On CTV News, we chat about pairing wine with tomatoes, from heirloom to vine-ripened varieties.
In Ode to the Tomato, Chilean poet Pablo Neruda described them as “the stars of the earth” that are upon the table, belted by summer” and “grant us the festival of ardent color and all-embracing freshness.”
Now is the time to indulge in tomatoes while they’re in season with their thin skins that slide off plump like silk lingerie and yield their juicy, chin-dripping pleasure—the opposite of those tired February pellets that taste like mid-winter despair.
Tomatoes hang heavy in our backyards and fill farmers’ markets bins, or as Neruda envisioned: “The street filled with tomatoes, midday, summer, light is halved like a tomato, its juice runs through the streets.”
Let’s imagine we’re going to eat an all-tomato meal. Let’s start with raw tomatoes, which can be tough on wine with their high acidity.
I’d suggest a crisp, white wine like this Lenz Moser Gruner Veltliner from Austria, which I call salad in a glass. It has vibrant acidity to match the sliced tomatoes on a caprese salad with buffalo mozzarella, basil and olive oil.
Lenz Moser Prestige Grüner Veltliner
These other ingredients soften the perception of acidity in the tomatoes. Salting raw tomatoes achieves the same effect. In the 1950s, the Trattoria da Vicenzo on the Isle of Capri created the first insalata caprese.
This Gruner would also work with gazpacho, or other cold tomato-based soups. You could also try a zesty Italian red wine with good acidity that’s not too fruity.
In tomato chutney, the pairing challenge isn’t the tomato, but the vinegar, which can wreak havoc on wine unless you have one with vibrant acidity to match like a Barbera.
Cool-climate pinots from Burgundy, Canada, New Zealand, and Oregon have the edgy acidity and tartness needed for tomatoes, like this Inniskillin Pinot Noir.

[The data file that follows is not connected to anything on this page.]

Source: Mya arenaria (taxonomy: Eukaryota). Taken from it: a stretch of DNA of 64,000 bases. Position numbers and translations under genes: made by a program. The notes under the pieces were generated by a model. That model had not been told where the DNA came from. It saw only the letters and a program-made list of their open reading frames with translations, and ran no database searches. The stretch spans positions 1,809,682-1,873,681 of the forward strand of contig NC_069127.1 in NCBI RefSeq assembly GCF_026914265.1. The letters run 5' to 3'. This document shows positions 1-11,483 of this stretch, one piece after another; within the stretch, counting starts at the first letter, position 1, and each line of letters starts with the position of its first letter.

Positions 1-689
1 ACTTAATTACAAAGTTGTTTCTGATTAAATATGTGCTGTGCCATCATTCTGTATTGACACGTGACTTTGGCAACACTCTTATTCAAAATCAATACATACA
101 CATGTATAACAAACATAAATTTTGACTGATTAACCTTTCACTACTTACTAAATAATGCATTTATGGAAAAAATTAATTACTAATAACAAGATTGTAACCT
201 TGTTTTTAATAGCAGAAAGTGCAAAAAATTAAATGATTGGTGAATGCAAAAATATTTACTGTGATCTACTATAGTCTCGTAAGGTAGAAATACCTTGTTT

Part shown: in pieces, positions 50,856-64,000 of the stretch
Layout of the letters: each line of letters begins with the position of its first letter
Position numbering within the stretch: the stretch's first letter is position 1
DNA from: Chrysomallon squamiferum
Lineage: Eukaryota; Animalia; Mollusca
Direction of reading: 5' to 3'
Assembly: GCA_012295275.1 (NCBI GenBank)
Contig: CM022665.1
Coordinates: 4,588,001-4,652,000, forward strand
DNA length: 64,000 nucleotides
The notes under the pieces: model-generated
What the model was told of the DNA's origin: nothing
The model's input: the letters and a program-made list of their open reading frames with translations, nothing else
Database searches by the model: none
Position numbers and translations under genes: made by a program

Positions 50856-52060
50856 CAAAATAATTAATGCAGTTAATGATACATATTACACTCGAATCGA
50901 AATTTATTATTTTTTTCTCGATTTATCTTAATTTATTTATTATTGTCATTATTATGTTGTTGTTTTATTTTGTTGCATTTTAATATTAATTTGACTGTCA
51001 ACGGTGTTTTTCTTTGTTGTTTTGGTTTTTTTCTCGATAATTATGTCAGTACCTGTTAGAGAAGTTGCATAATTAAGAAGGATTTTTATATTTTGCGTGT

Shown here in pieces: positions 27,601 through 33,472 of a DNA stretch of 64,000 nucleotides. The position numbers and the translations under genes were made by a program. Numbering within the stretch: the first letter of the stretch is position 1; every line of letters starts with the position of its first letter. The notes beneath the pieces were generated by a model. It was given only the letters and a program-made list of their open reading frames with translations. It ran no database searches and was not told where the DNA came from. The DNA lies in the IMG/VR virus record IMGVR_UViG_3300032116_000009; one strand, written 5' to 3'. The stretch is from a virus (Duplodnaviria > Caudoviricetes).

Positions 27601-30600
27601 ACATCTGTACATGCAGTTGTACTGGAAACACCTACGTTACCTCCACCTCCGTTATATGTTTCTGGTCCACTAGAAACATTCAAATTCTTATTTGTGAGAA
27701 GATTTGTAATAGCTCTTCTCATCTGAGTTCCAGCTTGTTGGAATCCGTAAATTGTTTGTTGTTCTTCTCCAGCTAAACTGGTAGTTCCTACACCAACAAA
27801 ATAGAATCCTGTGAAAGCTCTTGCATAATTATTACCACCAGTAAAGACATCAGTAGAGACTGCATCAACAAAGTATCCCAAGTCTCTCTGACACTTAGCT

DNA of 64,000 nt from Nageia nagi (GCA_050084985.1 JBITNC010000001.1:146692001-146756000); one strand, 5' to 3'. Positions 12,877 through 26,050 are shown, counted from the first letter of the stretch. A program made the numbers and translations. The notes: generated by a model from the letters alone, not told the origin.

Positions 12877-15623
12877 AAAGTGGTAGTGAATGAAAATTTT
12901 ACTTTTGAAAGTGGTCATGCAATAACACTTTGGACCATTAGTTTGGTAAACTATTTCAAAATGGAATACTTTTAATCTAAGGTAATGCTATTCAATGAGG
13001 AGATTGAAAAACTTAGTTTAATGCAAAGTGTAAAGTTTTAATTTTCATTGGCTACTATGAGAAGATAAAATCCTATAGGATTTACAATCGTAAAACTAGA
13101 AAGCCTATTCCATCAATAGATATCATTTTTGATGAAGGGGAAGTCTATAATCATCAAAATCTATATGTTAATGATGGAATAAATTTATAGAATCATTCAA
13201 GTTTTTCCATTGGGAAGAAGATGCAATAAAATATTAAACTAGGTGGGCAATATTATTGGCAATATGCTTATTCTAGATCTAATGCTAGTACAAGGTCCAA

Inniskillin Niagara Estate Pinot Noir
Niagara-on-the-Lake, Ontario V.Q.A., Canada
Sun-dried tomatoes are like grapes and people, the longer they hang around on the vine or the planet, the more they become themselves, concentrated wizened versions. The drying process increases their umami flavour, that savoury deliciousness that comes from their high glutamate, an amino acid, which continues to rise as they ripen.
Umami is the fifth taste, along with sweet, sour, bitter and salty, that we detect in our mouths and it signals high-protein foods. We salivate and produce digestive juices in response. Umami is great for our health, as are other components in tomatoes including anti-oxidants, such as lycopene, that are believed to decrease the risk of certain cancers and decrease inflammation.
When tomatoes are served warm but not cooked, try a zesty rosé, or even better a rosé cider from Quebec like this one from Cidrerie McKeown Rosé Cider.
Cidrerie McKeown Rosé Cider
Rougemont, Quebec, Canada
Of course, not all tomatoes are created equal. The yellow, golden, and purple varieties are sweeter than the red, so they require a wine with a bit softer acidity and more ripe fruit aromas, like this Californian Pinot Noir from Imagery. It has the juicy, ripe berry fruit flavours that go well with these sweeter varieties of tomatoes, including more than 175 varieties of heirloom tomatoes in various sizes, shapes, colors and tastes.
Imagery Estate Winery Pinot Noir
California, United States
One of the most famous types of tomato is San Marzano, a plum tomato that’s longer and thinner than other tomatoes and is renowned for its flavour that balances sweetness and acidity. There’s also cherry tomatoes and cuore di bue or ox hearts, named after their shapes.
Tomatoes are often served cooked in a multi-ingredient dish or in a sauce, such as ratatouille or marinara, which makes them far less harsh. The cooking or roasting process brings out a more caramelised sweetness in tomatoes that further softens the acidity.
Many Italian reds are even described as having the aromas and flavours of sun-dried tomatoes. Try juicy Italian reds, such as barbera, valpolicella, and dolcetto—all have complementary ripe red fruit aromas, a touch of spice, and a mouth-awakening acidity. Try this Monte Zovo Sa’ Salin Ripasso Valpolicella.
Monte Zovo Winery Sa’ Solin Valpolicella Ripasso
Veneto D.O.C., Italy
With a Neapolitan pizza, the cheese really softens the acidity in the tomatoes – try Relax Riesling or the Malbec.
Bodega Toro Winery Centenario Malbec
Posted with permission from CTV.